1. “Christie Faces Scandal on Traffic Jam Aides Ordered.” And now the New Jersey governor’s carefully devised, no-nonsense image is in peril.
“The mystery of who closed two lanes onto the George Washington Bridge—turning the borough of Fort Lee, N.J., into a parking lot for four days in September—exploded into a full-bore political scandal for Gov. Chris Christie on Wednesday. Emails and texts revealed that a top aide had ordered the closings to punish the town’s mayor after he did not endorse the governor for re-election.”
2. “American Horror Stories: Why The Wolf of Wall Street Should Be Drawing Comparisons to 12 Years a Slave.” Of all the scenes in Scorsese’s film that are dripping with debauchery, there’s one that R. Kurt Osenlund can’t shake.
“It’s a relatively early scene, when Stratton Oakmont, the brokerage-house brainchild of Jordan Belfort (Leonardo DiCaprio), has its first in-office gala of world domination. A marching band parades between cubicles. Dancing girls wiggle their assets while men gawk and grab. And one female employee, who’s so peripheral in the long haul that I can’t remember her name, takes a seat in front of the workaday masses and has her head shaved, an act for which Belfort gifts her a bonus of $10,000 (allegedly for a boob job). As her blonde locks fall to the floor, the woman, surrounded by other women, who are present for crude amusement, hauntingly holds her reward with both hands, the bills flittering between her fingers like gold coins found in a treasure chest. Watching this scene, the levels of flaunted, unfettered misogyny become incredibly hard to stomach. And as Belfort continued barking at his minions with dictatorial zeal, and the balding woman became more and more shorn and demeaned, a bit of déjà vu began scratching at the back of my mind.”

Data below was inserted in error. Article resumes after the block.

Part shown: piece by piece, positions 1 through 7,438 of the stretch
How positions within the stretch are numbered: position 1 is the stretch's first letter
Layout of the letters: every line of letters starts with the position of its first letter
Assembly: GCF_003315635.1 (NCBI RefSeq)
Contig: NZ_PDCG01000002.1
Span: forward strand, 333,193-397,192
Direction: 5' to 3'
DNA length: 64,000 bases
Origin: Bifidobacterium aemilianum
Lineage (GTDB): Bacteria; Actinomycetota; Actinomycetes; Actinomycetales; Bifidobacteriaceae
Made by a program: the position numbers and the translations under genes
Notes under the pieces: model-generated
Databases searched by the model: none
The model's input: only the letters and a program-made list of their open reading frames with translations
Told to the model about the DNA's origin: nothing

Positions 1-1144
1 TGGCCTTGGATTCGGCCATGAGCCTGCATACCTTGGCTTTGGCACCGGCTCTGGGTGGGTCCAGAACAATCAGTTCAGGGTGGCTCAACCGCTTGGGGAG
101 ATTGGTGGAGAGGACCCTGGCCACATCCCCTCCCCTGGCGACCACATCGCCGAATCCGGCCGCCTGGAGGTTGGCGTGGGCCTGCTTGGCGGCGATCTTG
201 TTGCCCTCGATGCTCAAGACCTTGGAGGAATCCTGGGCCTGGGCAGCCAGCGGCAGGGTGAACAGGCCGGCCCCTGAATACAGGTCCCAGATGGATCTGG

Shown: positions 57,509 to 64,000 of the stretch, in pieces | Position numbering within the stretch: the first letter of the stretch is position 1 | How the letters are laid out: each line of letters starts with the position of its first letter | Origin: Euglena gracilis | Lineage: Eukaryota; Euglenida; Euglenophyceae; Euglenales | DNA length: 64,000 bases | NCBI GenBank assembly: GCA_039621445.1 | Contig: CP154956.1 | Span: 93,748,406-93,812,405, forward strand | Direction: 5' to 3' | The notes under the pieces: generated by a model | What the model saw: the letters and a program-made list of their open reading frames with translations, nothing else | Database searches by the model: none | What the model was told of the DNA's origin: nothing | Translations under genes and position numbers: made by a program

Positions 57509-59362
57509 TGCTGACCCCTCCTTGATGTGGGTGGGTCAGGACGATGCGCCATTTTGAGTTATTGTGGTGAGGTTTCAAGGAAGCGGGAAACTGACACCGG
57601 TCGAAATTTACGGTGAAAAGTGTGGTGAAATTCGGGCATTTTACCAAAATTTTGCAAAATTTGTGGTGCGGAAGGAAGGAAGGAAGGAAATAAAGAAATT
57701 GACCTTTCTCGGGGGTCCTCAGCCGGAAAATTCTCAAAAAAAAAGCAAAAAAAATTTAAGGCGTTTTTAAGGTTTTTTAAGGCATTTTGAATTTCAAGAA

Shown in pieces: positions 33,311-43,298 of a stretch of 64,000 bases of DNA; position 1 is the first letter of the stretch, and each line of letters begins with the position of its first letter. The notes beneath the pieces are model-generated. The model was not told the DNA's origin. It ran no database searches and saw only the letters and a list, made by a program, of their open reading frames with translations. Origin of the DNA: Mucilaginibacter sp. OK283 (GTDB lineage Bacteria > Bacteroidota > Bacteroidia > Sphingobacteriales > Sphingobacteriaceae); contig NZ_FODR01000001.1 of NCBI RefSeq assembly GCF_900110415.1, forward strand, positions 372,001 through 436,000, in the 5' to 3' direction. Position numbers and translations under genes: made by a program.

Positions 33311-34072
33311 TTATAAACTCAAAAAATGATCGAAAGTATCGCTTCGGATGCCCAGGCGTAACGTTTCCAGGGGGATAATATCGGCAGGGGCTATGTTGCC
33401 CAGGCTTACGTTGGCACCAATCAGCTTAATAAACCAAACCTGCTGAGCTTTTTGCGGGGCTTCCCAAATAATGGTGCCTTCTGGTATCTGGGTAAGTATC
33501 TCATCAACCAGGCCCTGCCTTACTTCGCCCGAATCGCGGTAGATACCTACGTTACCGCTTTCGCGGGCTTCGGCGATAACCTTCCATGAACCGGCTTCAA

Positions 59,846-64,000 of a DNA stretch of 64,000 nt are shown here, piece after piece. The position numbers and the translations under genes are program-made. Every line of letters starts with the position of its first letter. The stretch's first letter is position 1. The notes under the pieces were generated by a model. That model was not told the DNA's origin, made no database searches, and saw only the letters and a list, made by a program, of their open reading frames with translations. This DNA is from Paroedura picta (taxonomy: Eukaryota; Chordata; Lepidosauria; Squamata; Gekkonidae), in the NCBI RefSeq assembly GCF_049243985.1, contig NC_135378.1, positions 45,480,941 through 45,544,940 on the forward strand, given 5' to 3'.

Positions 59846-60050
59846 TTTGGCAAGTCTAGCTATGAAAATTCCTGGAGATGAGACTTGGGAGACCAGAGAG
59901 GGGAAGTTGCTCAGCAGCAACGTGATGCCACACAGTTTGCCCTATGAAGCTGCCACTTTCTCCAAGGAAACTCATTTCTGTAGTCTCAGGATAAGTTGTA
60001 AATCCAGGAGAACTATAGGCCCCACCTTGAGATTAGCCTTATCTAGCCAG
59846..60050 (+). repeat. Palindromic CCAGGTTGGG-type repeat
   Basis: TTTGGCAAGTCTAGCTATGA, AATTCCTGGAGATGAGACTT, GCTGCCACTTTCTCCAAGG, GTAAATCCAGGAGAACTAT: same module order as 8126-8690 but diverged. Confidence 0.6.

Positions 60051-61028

3. “Is Meryl Streep’s Disney-Bashing Just Oscar Season Mudslinging?” How Streep boosted her Oscar chances by ragging on Walt Disney.
“The big news to come out of Tuesday’s National Board of Review awards gala was a speech given by Meryl Streep in honor of Emma Thompson. The part that made headlines concerned her bringing up some of the less savory aspects of Mr. Walt Disney, namely his alleged racism, sexism, and anti-semitism. Countless outlets have argued that this speech was somehow ’winning’ or evidence of ’big-round-hairy-cojones.’ Yet almost no one is talking about how this speech is, by accident or design, likely to hurt the very person it was intended to be honoring, Emma Thompson herself. Delivered in the thick of the Oscar season, Streep has done little more than boost her own Oscar chances at the expense of Ms. Thompson’s.”
4. “Memories of murder: Rithy Panh on The Missing Picture.” The Cambodian director on how to fight totalitarianism with the tools (and pain) of childhood.
“It comes like a wave sometimes. I put in the film three times this big wave that can swallow you. You try to stand up and continue because it’s something you have to do: to transmit, not the horror, but the dignity and humanity of the people who died. Say one of your friends is near death and he asks you, ’Please, if you see my family, tell them I love them.’ You have to transmit this, because you’re a survivor—and not because you’re stronger, but because the man who died helped you to survive. That’s why we have to transmit, to remember all those people.”
5. “As Indies Explode, an Appeal for Sanity.” Manohla Dargis on why flooding theaters isn’t good for filmmakers or filmgoers.
“How did other film veterans, I wondered, feel about all the releases crowding theaters, and is it good for independent cinema or not? All I knew was that I was increasingly reviewing movies, particularly in the independent sector, that once upon a VHS time would have been relegated to the bottom shelves of my local video stores, the kind that were straight-to-video. I’ve always expected that a percentage of the big-studio releases will be bilge, but for years, partly because of the limited number of distributors, I also expected indie releases to be at least competent, watchable, in focus and good enough to be in theaters. That’s no longer true.”
Video of the Day: William Friedkin talks about his favorite films of all time:
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